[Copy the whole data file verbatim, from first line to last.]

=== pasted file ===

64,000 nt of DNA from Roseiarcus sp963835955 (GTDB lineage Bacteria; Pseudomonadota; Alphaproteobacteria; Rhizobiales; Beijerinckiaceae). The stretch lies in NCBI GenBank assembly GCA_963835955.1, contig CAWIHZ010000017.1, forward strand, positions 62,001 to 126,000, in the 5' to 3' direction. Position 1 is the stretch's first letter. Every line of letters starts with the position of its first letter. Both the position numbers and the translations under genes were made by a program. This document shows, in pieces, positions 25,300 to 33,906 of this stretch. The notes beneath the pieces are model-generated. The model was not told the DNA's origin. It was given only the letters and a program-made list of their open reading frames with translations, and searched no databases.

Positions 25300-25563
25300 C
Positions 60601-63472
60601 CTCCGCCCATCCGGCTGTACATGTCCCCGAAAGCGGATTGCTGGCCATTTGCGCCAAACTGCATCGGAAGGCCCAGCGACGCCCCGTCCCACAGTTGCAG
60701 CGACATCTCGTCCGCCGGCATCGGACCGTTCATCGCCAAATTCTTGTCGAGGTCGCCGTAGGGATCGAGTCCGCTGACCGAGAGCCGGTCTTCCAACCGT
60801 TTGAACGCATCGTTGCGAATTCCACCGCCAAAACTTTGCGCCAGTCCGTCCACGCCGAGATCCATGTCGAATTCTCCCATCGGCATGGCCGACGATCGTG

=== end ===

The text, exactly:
64,000 nt of DNA from Roseiarcus sp963835955 (GTDB lineage Bacteria; Pseudomonadota; Alphaproteobacteria; Rhizobiales; Beijerinckiaceae). The stretch lies in NCBI GenBank assembly GCA_963835955.1, contig CAWIHZ010000017.1, forward strand, positions 62,001 to 126,000, in the 5' to 3' direction. Position 1 is the stretch's first letter. Every line of letters starts with the position of its first letter. Both the position numbers and the translations under genes were made by a program. This document shows, in pieces, positions 25,300 to 33,906 of this stretch. The notes beneath the pieces are model-generated. The model was not told the DNA's origin. It was given only the letters and a program-made list of their open reading frames with translations, and searched no databases.

Positions 25300-25563
25300 C
Positions 60601-63472
60601 CTCCGCCCATCCGGCTGTACATGTCCCCGAAAGCGGATTGCTGGCCATTTGCGCCAAACTGCATCGGAAGGCCCAGCGACGCCCCGTCCCACAGTTGCAG
60701 CGACATCTCGTCCGCCGGCATCGGACCGTTCATCGCCAAATTCTTGTCGAGGTCGCCGTAGGGATCGAGTCCGCTGACCGAGAGCCGGTCTTCCAACCGT
60801 TTGAACGCATCGTTGCGAATTCCACCGCCAAAACTTTGCGCCAGTCCGTCCACGCCGAGATCCATGTCGAATTCTCCCATCGGCATGGCCGACGATCGTG